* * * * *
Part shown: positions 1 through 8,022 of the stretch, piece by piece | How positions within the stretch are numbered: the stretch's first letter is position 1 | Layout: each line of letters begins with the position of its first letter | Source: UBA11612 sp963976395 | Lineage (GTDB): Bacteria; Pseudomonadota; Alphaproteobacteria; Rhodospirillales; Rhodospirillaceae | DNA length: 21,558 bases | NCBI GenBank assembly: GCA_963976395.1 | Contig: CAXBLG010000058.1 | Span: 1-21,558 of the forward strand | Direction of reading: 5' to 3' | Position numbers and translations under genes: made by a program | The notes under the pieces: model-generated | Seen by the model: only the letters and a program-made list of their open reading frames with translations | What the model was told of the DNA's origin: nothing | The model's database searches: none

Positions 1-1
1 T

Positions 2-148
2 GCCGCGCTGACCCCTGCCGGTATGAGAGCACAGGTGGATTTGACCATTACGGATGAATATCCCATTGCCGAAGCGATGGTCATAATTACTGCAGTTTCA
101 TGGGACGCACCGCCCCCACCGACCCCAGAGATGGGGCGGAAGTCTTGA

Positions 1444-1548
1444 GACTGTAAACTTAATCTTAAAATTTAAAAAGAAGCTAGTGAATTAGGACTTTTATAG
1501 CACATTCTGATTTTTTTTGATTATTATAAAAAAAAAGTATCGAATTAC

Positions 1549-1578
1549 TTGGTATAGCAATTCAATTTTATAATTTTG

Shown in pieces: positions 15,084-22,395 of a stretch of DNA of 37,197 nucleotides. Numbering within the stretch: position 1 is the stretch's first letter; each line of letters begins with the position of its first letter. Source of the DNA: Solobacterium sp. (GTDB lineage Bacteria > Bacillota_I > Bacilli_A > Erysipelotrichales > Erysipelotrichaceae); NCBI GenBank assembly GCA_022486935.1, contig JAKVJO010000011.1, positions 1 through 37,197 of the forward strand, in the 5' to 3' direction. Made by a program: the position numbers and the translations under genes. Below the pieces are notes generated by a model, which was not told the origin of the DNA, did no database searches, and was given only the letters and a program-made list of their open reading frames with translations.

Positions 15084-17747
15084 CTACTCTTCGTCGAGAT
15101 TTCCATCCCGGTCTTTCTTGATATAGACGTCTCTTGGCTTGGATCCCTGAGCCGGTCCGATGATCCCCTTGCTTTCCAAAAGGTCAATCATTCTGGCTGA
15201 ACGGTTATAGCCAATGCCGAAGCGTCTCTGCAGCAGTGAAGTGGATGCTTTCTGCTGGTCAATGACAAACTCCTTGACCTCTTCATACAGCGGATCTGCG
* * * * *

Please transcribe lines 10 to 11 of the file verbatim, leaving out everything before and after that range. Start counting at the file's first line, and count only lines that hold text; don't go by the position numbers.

Positions 1549-1578
1549 TTGGTATAGCAATTCAATTTTATAATTTTG